Photography at Night – Some Tips

ron smithnight photography2 Comments

There are some particular problems when taking photos at night – you can rely on your camera to sort out exposure fairly well (this is not the main problem), but there are practical things that you need to take into account….

It may seem obvious – but it is dark! You cannot see your buttons.  If you have an intermediate or above DSLR you can illuminate your top screen but this can be hard to see if your eyesight isn’t so great or with reflections.   Know where your quick menu is if you have one (info button on a Nikon in shooting mode, Q button on a Canon) and know it by feel before you go out since you may not be able to see the button in the dark. Another good idea is to take a small  torch.

Photograph of Victoria Embankment at Night

It is best to have a tripod if you want clear unblurred shots, but you can experiment without one and still have fun.  The photo here was shot hand-held at about one half-second. If you shoot had-held you might want to increase ISO to get a faster shutter speed and  remember (as I didn’t) to change your VR or IS (Vibration Reduction) settings if you have them on your lens (off when using a tripod and on when hand-held).  If in doubt and you want to do both hand-held and tripod shots then best to keep the IS or VR  on.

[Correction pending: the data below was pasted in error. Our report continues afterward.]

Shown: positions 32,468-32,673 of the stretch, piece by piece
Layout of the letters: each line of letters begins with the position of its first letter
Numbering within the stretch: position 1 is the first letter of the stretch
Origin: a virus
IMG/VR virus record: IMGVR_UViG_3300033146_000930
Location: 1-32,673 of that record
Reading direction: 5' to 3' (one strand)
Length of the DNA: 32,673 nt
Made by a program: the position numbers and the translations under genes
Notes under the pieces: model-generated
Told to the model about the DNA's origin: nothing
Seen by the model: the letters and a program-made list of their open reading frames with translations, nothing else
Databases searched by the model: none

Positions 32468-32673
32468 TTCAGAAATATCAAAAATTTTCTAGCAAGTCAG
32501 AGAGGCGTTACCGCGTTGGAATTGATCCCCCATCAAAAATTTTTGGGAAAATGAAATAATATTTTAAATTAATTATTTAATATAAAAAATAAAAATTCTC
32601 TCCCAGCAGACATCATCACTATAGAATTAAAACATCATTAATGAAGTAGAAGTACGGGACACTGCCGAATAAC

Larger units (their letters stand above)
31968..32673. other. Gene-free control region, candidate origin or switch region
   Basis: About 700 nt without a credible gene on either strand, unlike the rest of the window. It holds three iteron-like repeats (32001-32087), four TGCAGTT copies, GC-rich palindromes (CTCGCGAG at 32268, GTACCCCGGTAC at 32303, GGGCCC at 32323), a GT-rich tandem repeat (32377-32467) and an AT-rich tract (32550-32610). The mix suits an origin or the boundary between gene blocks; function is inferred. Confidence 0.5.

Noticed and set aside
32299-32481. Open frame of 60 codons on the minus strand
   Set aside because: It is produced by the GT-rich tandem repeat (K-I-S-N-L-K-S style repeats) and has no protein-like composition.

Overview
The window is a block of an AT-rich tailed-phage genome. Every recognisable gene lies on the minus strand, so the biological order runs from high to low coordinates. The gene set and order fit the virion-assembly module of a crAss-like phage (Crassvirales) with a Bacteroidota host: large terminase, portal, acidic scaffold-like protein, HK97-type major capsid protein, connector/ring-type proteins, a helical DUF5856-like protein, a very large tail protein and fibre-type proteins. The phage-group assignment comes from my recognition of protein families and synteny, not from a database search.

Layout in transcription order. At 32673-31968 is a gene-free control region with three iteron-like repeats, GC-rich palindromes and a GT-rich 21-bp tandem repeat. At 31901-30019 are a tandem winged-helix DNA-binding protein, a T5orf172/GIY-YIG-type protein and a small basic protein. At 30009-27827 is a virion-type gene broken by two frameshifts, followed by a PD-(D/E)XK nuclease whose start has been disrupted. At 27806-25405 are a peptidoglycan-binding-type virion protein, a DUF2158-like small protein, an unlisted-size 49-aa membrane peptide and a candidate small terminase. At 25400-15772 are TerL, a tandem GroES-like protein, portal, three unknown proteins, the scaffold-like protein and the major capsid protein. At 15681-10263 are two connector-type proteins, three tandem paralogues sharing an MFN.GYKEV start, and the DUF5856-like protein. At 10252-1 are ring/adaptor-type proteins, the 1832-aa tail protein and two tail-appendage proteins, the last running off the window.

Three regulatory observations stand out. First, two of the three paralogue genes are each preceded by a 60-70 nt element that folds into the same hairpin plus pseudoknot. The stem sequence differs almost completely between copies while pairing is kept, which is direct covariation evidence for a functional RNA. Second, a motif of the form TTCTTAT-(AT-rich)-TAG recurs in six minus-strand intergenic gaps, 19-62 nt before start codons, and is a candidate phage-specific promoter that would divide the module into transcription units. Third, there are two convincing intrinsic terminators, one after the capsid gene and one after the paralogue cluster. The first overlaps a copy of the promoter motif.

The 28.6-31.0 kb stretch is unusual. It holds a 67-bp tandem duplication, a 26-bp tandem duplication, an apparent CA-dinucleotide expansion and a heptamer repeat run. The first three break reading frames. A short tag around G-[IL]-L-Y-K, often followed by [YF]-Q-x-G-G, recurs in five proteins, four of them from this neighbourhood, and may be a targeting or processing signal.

The main difficulty is focusing since many cameras need a certain amount of light to focus.  The shot above had a lot of street-lights so it focused OK, but in less illumination you will need to set the camera to Manual Focus.  It is useful to use Live View if you have it (a compact has that anyway so this is an advantage) and know how to use your buttons to zoom in the focus.  Again learn this before you leave home.  If you only have optical focus them focus on a light at the correct distance then recompose (holding down the shutter at half way).

If you are a beginner it will be difficult to know if your image is blurred – it could be too slow shutter speed, too wide an aperture or bad focus, but this understanding will come with time and practice. Update: We now have a short night photography course for part of the year.

Photography at Night - Some Tips

2 Comments on “Photography at Night – Some Tips”

  1. Laurel Anderson

    I keep enjoying your posts. I don’t know if I’ll ever get back to the UK. so your photos are lovely reminders. I can always hope. Love, Laurel

    1. Lou Smith

      Thank you for your lovely post Laurel. Fingers crossed we will work together again.

      Warmest Wishes

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